Geest and Geest Islands
Between Hitzacker and Alt Garge the moraine landscape known as geest which was left by the Saale ice age and the present course of the Elbe are in close proximity. The terrain drops sharply around 35 m, with an interruption near Katemin where a stream, the Kateminer Mühlenbach, makes its way towards the Elbe. Other brooks have cut deep ravines into the geest edge, and in some places at the bottom spring water appears. The upper terrain of the geest is forested, and at intervals along the dividing line beechwoods with shrubless, low undergrowth have developed.
A few kilometres further upstream two geest islands rise up from the valley floor. One of them, near Langendorf, is quite large in extent and it reaches a height of about 25 m above its surroundings. This makes it less conspicuous than the Höhbeck geest island, which is smaller but much higher, rising 60 m higher than the lowlands around it. These ‘islands’ are the remains of a base moraine from the Ice Age which have withstood the erosive effects of the Elbe.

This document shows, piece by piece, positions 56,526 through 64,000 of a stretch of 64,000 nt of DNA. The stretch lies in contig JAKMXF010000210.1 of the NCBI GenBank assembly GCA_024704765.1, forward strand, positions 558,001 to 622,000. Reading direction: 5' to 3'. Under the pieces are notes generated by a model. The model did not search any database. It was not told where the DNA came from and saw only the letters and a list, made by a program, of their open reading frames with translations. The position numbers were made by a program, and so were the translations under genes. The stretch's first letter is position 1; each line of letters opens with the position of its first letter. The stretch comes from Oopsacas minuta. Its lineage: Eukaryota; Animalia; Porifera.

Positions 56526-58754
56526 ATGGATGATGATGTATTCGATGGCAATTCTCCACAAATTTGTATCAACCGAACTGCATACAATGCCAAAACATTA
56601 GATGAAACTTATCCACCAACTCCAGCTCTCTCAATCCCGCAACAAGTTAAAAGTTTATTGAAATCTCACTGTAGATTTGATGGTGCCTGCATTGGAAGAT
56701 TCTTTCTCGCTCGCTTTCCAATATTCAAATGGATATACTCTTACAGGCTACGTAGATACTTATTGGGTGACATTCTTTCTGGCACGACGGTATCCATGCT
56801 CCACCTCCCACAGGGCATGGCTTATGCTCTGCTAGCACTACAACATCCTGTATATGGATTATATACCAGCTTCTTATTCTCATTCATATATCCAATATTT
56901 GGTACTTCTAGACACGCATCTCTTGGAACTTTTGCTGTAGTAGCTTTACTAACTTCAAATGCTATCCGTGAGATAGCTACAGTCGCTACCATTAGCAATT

The soils of the geest islands consist of sand, gravel and boulder clay. On the northern edge of the Höhbeck there are steep, strongly structured slopes. Spring water emerges, for instance giving rise to the stream called the Thalmühlbach, which enters the Elbe after just one kilometre. The south-western slope is less steep, its contours having been softened by deposits of dune sand. On top, the Höhbeck is characterized by a mixture of pinewoods, dry fallow areas and arable land.
The great variety of features and landscape structures on the lowlands north of the Höhbeck, together with the wooded slopes, forms valuable biotope complexes and habitat configurations for many rare and endangered animal species. These include the fire-bellied toad (Bombina bombina), the European tree frog (Hyla arborea), the moor frog (Rana arvalis) and the great crested newt (Triturus christatus), many insect species as well as bird species such as the white-tailed eagle (Haliaeetus albicilla), the black kite (Milvus migrans), red kite (Milvus milvus), common sandpiper (Actitis hypoleucos) and kingfisher (Alcedo atthis).
On the northern edge of the Höhbeck there are steep slopes.